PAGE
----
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Has anyone thought about mounting the fresh water tank in the bed of their pickup tow vehicle and use a standard RV pump and hose to supply water to the "city" water inlet at the rear of the trailer? I can see this as a possible means of reducing weight in the trailer and perhaps freeing up space for for a gray water holding tank or converting the existing/factory fresh water tank to a holding tank. Another advantage would be the convenience of hauling water to the camp site when boondocking. Several companies make fairly large tanks with flat bottoms that could be used for this purpose. Of course you would need to provide some type of heating system or insulation to keep the truck-mounted tank from freezing during cold weather camping trips. In addition, this system is that it would tie up some valuable space in the tow vehicle.
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Old 02-09-2012, 02:16 PM   #22
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1977 31' Sovereign
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That's a fantastic idea. I have been wringing my hands over the limited black/grey tank size and the difficulty of upgrading them. I haven't purchased a tow vehicle yet so I have good flexibility there. I wonder how hard it is to convert the existing fresh water tank to grey storage. If this works out, I'd have a whopping 86 gallons of grey storage since I have a composting toilet.
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Old 02-09-2012, 03:12 PM   #23
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Menlo Park , California
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Originally Posted by bhutch74ly View Post
Has anyone thought about mounting the fresh water tank in the bed of their pickup tow vehicle and use a standard RV pump and hose to supply water to the "city" water inlet at the rear of the trailer? I can see this as a possible means of reducing weight in the trailer and perhaps freeing up space for for a gray water holding tank or converting the existing/factory fresh water tank to a holding tank. Another advantage would be the convenience of hauling water to the camp site when boondocking. Several companies make fairly large tanks with flat bottoms that could be used for this purpose. Of course you would need to provide some type of heating system or insulation to keep the truck-mounted tank from freezing during cold weather camping trips. In addition, this system is that it would tie up some valuable space in the tow vehicle.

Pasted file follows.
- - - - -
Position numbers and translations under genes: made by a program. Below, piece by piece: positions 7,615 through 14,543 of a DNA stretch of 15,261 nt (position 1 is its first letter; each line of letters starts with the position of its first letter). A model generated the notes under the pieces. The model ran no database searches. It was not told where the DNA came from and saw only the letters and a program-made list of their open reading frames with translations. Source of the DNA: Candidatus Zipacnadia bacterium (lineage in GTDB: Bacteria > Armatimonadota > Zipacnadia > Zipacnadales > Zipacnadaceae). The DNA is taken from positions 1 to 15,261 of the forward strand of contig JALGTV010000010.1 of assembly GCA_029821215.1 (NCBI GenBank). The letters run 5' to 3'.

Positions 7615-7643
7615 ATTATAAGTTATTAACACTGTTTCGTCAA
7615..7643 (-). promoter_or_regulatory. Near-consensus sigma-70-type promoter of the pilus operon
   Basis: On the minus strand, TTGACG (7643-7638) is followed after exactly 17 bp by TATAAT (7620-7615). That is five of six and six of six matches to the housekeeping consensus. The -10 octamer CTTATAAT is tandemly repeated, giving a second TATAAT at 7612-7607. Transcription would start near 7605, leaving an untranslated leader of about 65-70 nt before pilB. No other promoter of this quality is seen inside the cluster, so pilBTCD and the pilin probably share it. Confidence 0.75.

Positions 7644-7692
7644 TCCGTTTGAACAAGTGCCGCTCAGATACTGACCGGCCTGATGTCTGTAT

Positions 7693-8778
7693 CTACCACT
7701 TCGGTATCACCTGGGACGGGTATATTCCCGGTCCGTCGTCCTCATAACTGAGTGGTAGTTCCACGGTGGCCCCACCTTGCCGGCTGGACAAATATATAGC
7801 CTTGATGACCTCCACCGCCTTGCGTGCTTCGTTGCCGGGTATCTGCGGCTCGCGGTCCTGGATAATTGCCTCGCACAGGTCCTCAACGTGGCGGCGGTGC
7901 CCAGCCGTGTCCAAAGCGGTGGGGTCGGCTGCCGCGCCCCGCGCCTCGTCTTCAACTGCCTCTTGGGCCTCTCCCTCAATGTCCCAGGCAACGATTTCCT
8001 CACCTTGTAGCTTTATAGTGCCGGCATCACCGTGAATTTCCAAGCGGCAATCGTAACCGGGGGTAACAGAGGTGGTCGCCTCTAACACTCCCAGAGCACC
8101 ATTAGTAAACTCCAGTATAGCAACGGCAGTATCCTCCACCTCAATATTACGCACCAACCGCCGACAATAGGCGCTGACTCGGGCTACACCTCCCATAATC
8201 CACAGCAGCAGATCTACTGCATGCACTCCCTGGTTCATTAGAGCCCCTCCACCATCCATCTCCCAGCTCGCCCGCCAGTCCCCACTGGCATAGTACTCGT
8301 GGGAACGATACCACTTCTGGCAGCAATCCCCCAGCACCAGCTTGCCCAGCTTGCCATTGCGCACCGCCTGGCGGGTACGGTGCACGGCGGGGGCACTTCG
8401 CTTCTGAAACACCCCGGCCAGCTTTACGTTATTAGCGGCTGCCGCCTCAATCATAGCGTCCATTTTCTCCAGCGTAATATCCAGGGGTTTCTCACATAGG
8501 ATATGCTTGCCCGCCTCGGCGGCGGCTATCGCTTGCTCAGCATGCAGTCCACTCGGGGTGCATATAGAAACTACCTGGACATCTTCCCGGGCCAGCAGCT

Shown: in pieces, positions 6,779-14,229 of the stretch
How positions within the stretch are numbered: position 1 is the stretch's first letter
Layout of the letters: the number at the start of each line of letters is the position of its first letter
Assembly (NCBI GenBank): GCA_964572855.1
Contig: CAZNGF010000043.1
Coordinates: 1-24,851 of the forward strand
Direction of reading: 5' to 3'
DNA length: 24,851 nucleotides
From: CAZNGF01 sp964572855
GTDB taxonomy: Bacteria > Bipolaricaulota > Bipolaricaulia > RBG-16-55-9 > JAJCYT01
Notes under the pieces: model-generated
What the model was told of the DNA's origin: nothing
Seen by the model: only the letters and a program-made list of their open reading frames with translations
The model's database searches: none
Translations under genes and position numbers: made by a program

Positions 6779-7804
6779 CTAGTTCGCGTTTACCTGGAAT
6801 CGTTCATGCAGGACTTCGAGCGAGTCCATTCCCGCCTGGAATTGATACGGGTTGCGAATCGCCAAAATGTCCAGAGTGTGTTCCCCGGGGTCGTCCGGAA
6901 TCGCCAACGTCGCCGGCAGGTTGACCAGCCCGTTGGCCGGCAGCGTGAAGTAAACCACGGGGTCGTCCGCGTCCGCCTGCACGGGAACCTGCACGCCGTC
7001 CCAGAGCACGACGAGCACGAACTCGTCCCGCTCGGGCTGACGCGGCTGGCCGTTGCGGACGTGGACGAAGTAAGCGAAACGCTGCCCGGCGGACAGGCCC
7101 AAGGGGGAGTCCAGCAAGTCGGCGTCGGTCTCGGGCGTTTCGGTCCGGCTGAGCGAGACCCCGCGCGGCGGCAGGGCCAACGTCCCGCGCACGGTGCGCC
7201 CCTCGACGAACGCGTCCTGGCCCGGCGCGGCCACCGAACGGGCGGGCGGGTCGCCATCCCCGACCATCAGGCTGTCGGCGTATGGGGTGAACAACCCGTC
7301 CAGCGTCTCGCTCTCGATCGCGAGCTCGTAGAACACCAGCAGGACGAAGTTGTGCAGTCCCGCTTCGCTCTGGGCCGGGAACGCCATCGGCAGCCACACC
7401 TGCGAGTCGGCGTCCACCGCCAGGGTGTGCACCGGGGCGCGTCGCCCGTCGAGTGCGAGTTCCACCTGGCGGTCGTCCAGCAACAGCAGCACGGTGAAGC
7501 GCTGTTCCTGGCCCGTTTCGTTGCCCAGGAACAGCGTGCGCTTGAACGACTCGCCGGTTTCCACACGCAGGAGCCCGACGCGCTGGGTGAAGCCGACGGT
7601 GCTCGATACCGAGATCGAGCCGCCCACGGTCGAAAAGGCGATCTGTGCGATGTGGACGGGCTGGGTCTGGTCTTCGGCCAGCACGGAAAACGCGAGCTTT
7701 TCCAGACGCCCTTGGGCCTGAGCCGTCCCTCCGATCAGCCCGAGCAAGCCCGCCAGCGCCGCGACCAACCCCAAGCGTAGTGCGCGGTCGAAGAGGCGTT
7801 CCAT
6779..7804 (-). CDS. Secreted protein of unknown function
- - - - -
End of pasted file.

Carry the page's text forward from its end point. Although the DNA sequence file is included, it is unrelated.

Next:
We routinely (well, every year at Burning Man ) carry a 55 gallon drum of extra (in addition to the 32 or so the Tin Pickle carries) water so that the four of us have plenty of water for showers, drinking, etc. We fill the trailer with a small portable pump when we run out of water in the trailer tank. Normally I've used an evaporation system to get rid of the gray water, but last year we had problems with the small pump it used and ended up converting the fresh water barrel to a gray water barrel (pack it out rules...). This year I plan to carry both a fresh water barrel and an empty gray water barrel; I'll use a shower pump to move the gray water into the barrel in back of the truck. We also have a composting toilet.

One disadvantage of converting the existing fresh water tank into a gray tank is that if the tow vehicle is detached, anyone remaining with the trailer has no fresh water supply. The separate gray tank is not a permanent change, and only needs to be carried when needed for an extended trip; a simple 5 gallon bucket suffices for an overnight stay somewhere, many campgrounds have hookups and when we're camping on our own land we let the gray water run down the forested hill - just like one does when camping in a tent.

- Bart
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Old 02-09-2012, 03:17 PM   #24
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I am using 3 brand new 11 gal fresh water tanks ganged together for my gray water

RV Surplus
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Old 02-09-2012, 06:59 PM   #25
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1972 31' Sovereign
Fort Bragg , North Carolina